Beaumont Tashjian Law Blog

Monday, December 6, 2021

New Law for Emotional Support Animals & How it Affects Reasonable Accommodation Requests

According to the American Veterinary Medical Association, approximately 48 million households own at least one dog. Other estimates go as high as sixty-eight percent (68%) of all American households. The Insurance Information Institute estimates that thirty percent (30%) of Americans adopted a pet during the pandemic. Wherever the final tally falls, pet ownership is clearly woven into the fabric of community association living—and so are pet restrictions. 

Although pet restrictions, such as number and size limitations, are common and often considered a positive instrument to keep property values up, associations may have a legal duty to allow an owner to keep emotional support animals, even if in violation of the CC&Rs. Both the federal Fair Housing Act (“FHA”) and California Fair Employment and Housing Act (“FEHA”) require homeowners’ associations to make reasonable accommodations for people with disabilities. For example, the governing documents may have a thirty-five (35) pound limit on all dogs within the association, but a resident may ask for an exception to the rule in order to accommodate their fifty (50) pound dog which provides emotional, cognitive or other therapeutic support. 
 
Unlike service animals, which are trained to perform a particular task for a disabled person, such as guiding individuals with impaired vision, alerting individuals with impaired hearing, fetching dropped items, etc., emotional support animals do not need to be specifically trained. Naturally, this has opened up the door for farcical emotional support animal claims and requests for reasonable accommodations (we’ve all seen images of people walking through airports with their “emotional support” peacocks, snakes and even lobsters!). 

As far as emotional support dogs are concerned, the Governor signed into law Assembly Bill 468 (“AB 468”), which now places more strict requirements on pet owners looking to obtain emotional support certification for their canines. Existing law allows boards to request written verification from the resident’s treating healthcare practitioner/professional or other reliable third party who is in a position to know about the individual’s disability, that the person suffers from a certified disability for which they are requesting an exception to the association’s pet rules. The problem was, many owners had an out-of-state “friend” with a questionable medical background provide a written statement, and boards were somewhat expected to take them at face value given the sensitive nature of these requests.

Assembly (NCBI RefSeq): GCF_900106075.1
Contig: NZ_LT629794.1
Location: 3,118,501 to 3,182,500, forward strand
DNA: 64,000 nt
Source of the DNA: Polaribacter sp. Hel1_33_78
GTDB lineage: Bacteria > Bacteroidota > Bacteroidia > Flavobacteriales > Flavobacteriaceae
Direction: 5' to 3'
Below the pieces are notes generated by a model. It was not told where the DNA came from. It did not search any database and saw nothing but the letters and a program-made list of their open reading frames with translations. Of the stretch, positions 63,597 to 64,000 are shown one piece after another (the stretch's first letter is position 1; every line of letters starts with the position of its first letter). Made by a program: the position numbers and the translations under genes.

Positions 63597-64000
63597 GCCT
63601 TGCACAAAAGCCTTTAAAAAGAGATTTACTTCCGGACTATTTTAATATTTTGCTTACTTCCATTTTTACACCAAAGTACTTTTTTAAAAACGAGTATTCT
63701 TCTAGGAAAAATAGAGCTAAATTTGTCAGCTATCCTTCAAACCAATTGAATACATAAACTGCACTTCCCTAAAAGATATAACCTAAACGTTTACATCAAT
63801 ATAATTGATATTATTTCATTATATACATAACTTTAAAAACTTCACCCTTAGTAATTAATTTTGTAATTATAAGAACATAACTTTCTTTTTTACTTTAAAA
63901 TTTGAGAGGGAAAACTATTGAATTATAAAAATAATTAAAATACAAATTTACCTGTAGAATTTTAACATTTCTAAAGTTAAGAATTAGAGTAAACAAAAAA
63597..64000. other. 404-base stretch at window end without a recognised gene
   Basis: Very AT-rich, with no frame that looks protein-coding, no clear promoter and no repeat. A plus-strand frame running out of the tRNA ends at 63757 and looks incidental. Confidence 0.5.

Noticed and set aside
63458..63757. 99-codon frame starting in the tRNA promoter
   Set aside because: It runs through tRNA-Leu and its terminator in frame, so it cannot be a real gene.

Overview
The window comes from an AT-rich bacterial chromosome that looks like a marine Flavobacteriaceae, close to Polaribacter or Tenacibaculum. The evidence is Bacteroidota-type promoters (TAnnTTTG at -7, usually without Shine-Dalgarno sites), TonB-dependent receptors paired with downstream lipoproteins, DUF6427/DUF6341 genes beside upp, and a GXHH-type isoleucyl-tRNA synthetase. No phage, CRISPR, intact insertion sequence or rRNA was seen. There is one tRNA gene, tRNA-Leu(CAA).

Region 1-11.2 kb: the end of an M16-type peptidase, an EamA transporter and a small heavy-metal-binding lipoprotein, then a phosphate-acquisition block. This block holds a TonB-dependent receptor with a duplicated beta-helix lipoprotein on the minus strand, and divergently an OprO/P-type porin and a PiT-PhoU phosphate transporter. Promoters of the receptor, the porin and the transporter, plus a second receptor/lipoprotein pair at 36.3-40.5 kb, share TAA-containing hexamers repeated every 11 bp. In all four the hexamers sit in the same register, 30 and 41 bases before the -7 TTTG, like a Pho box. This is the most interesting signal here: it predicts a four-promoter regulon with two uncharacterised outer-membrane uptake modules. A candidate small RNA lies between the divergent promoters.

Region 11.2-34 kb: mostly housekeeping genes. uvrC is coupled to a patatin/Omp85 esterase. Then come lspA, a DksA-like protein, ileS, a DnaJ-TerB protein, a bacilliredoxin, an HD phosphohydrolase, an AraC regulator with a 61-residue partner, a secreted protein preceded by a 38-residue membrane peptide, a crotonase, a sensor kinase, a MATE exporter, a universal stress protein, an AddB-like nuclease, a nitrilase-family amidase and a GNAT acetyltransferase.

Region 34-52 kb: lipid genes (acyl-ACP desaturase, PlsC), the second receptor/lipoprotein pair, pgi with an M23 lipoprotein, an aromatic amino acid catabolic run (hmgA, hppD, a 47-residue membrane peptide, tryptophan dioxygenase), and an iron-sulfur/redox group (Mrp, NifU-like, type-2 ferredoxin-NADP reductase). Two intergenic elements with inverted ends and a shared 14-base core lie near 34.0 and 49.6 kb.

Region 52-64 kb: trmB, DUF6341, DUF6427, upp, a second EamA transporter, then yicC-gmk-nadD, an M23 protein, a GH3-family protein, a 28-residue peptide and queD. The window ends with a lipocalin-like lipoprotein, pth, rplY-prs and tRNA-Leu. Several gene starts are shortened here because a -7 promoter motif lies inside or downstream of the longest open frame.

AB 468 now requires a healthcare practitioner who provides documentation related to the person’s need for an emotional support dog to comply with each of the following criteria:

  • Possesses a valid, active license and includes the effective date, license number, jurisdiction, and type of professional license in the documentation.
  • Is licensed to provide professional services within the scope of the license in the jurisdiction in which the documentation is provided.
  • Establishes a client-provider relationship with the individual for at least 30 days prior to providing the documentation requested regarding the individual’s need for an emotional support dog.
  • Completes a clinical evaluation of the individual regarding the need for an emotional support dog.
  • Provides a verbal or written notice to the individual that knowingly and fraudulently representing oneself to be the owner or trainer of any canine licensed as, to be qualified as, or identified as, a guide, signal, or service dog is a misdemeanor violation of Section 365.7 of the Penal Code.

Now, boards may scrutinize reasonable accommodation requests that involve emotional support dogs a bit more closely. The above criteria set standards for an owner’s reasonable accommodation request and the documentation that they must provide to support it. 

To ensure compliance with federal and state law, associations should always remain sensitive to the rights of a disabled person. Pet restrictions in your CC&Rs may be enforced to the extent that the rights of the individual are not infringed upon. Whenever reasonable accommodation requests are made by a resident, associations have the right to ask for supporting documentation, but such requests should be handled carefully given the inherent sensitivity of these issues. 

Boards and managers should consult with legal counsel when unsure of how to process these requests and what can/should be asked of the resident. Another helpful tool is a reasonable accommodation policy, which outlines precisely what information the board requires of any resident who is requesting a variance to the association’s pet rules. If a policy has already been adopted, it’s critical to revise it to reflect these changes in the law. This will set expectations early and also help community leaders feel confident when handling these delicate issues.


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